In 1919, architect Walter Gropius founded the State Bauhaus in Weimar - an educational institution that became synonymous with an architectural style. The term Bauhaus is often equated with modernism in architecture and design. At that time it was something completely new because the Bauhaus brought art and crafts together. This year, the Bauhaus celebrates its 100th birthday. With this collection, we celebrate with you by presenting seven exciting and entertaining tours on which you can get to know the most important locations of Berlin Modernism.
Berlin's interesting architectural diversity awaits you. You will learn more about the history and architects of the Bauhaus such as Gropius, Taut and Mies van der Rohe and what Berlin Modernism is all about. Modernism has had a lasting influence on Berlin's cityscape. In 2008, six Berlin Modernist housing estates alone were included in the UNESCO World Heritage List. Numerous other buildings such as the Mies von der Rohe Haus, the residential buildings of the Hansaviertel and, finally, the Bauhaus Archive itself bear witness to the groundbreaking power of these ideas, which spread worldwide.
In Berlin, modernism is spread throughout the city: as a forward-looking form of housing in the six UNESCO settlements. As modern industrial architecture such as the AEG turbine hall. Or as the cultural memory of an art movement in the Bauhaus archive. From the beginning of the 20th century to the present day: the process of modernity with its social utopia is anchored in the cityscape. The city is particularly easy to discover by bicycle. You can cycle from one Bauhaus monument to the next stress-free, fast and very close to it - with our seven theme routes you get a great overview and can, depending on your time and mood, choose the right tour for you. You'll be amazed at how different your eyes are when you look at the city. We wish you a lot of fun!
This nearly 20-kilometer tour takes you through the beautiful green southwest of Berlin in the district of Steglitz-Zehlendorf, where you will successively leave numerous buildings of Berlin Modernism. In addition to the architectural journey of discovery, this round with detours in the forest Grunewald, the Krummen Lanke or the Schlachtensee but also a lot of space to relax. A cultural tour to enjoy!Let's start at the Botanical Garden, easily reached by the Berlin S-Bahn. From here you start directly on the edge of Grunewald, where two interesting museums are waiting to be discovered by you at the Kulturhaus Dahlem. Especially enjoyable is a walk through the sculpture garden of the Kunsthaus, from here you come to the Brücke Museum with Art of Expressionism.In the further course you can finally expect some typical buildings of Berlin Modernism. These included the Waldsiedlung "Uncle Toms Hütte", which was planned in the 1920s and 1930s by the architects Bruno Taut, Hugo Häring and Otto Rudolf Salvisberg, the houses of Perl and Werner by architect Mies van der Rohes and the house Lewin in the noble villa quarter from Zehlendorf, designed by Walter Gropius. You breathe in the spirit of Berlin's modernism almost by jogging - of course it's also worth stopping and examining the simple architecture in detail.During a short break at the idyllic Schlachtensee you can rest for part 2 of the architectural round. The Haus am Waldsee not only houses interesting exhibitions, you can also borrow an audio guide with twelve stations on modern architecture in Zehlendorf and get even deeper into the subject. On the way back, the huge campus of Freie Universität Berlin with its impressive Henry Ford building will be the last representative of the modern age for this tour - after that you will roll back to the starting point, the Botanical Garden.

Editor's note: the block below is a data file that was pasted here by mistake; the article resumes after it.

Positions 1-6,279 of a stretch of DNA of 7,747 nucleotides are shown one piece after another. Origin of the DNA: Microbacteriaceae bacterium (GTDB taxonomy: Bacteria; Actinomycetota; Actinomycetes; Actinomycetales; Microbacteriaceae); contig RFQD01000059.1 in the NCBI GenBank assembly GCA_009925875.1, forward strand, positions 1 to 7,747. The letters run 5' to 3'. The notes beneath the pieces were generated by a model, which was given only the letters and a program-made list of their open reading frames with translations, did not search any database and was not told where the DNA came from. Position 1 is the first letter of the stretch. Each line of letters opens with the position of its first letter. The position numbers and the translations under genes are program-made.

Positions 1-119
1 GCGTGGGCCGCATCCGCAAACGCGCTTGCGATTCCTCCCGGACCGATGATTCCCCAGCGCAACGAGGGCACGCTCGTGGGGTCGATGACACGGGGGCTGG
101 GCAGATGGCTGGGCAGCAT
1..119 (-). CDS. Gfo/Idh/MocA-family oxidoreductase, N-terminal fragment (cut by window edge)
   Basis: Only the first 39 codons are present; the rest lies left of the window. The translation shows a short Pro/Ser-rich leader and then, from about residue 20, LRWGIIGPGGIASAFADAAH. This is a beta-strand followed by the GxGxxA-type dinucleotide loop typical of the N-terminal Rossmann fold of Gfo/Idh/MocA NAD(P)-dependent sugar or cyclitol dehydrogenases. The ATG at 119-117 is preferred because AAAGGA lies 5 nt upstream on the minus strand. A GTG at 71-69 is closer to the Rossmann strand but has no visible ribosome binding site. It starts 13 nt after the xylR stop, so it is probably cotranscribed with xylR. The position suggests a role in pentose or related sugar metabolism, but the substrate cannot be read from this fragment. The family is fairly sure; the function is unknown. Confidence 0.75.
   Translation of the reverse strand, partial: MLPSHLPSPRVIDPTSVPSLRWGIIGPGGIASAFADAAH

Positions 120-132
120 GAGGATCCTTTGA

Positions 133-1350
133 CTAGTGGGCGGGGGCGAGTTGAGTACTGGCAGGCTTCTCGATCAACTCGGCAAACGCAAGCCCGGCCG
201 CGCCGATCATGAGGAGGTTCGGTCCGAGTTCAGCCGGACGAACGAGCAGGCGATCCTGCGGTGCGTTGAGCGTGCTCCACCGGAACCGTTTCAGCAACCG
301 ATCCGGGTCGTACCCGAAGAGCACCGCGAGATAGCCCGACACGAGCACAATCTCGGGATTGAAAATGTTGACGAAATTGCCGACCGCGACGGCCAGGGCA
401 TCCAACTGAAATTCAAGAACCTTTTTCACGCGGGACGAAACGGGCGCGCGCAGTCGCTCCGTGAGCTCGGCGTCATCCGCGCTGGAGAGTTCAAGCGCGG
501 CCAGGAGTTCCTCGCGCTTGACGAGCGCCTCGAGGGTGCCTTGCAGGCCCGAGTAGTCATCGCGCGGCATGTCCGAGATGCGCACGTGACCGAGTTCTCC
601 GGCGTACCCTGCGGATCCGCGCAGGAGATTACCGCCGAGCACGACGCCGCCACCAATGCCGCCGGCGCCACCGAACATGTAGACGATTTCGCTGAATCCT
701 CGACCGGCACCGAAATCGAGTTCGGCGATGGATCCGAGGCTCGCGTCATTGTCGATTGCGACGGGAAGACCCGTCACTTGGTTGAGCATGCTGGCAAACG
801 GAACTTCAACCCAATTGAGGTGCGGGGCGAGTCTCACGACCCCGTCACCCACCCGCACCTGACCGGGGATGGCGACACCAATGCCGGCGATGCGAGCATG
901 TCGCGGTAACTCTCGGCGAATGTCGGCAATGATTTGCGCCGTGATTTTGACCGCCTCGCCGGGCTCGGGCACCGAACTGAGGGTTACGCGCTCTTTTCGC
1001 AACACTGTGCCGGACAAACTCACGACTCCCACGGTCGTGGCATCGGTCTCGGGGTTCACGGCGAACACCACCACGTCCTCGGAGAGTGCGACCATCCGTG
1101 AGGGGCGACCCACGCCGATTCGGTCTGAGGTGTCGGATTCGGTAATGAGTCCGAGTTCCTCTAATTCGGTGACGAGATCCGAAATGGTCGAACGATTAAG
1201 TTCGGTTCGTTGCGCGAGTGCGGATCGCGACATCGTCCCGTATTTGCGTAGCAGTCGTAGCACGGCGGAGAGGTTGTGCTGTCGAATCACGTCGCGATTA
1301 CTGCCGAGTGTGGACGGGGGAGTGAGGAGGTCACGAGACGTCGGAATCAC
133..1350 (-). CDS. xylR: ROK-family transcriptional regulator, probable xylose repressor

Modernism has left a lasting mark on Berlin's cityscape. Particularly noteworthy are the Berlin housing estates, which were created at the time of modern times. A forward-looking form of housing - six of these settlements were therefore included in 2008 in the UNESCO World Heritage. These settlements and their special atmosphere can be optimally discovered on the bike. The four northern settlements you erradelst on this approximately 33-kilometer tour.Right from the start, you're right in the middle of the first highlight of the tour. This begins at the S-Bahn station Prenzlauer Allee, in the middle of the residential town of Carl Legien, whose green courtyards are characteristic of the design of the two Bauhaus representatives Bruno Traut and Franz Hillinger. From here you roll partly over the beautiful Mauerradweg to the White City. Even from a distance, the steel-white facades of the large housing estate in Reinickendorf welcome you.The next highlight is not far: In the English quarter in Wedding you reach the settlement Schillerpark. Here is a break in the adjacent Schillerpark, before you make your way to the large settlement Siemensstadt. The workers of the neighboring Siemens plants used to live there, which gave the settlement its name. Again, you recognize the many open spaces and green spaces that are typical of the settlement of Berlin Modernism. Interesting here are the names of the streets and squares: they were named after scientists and inventors who were important for the success of Siemens AG.The way back leads you through Charlottenburg to the shore of the Westhafen Canal and through Wedding back to Prenzlauer Allee. If you also want to discover the two large settlements in the south of the city, you can do that on this tour: komoot.de/tour/72245347.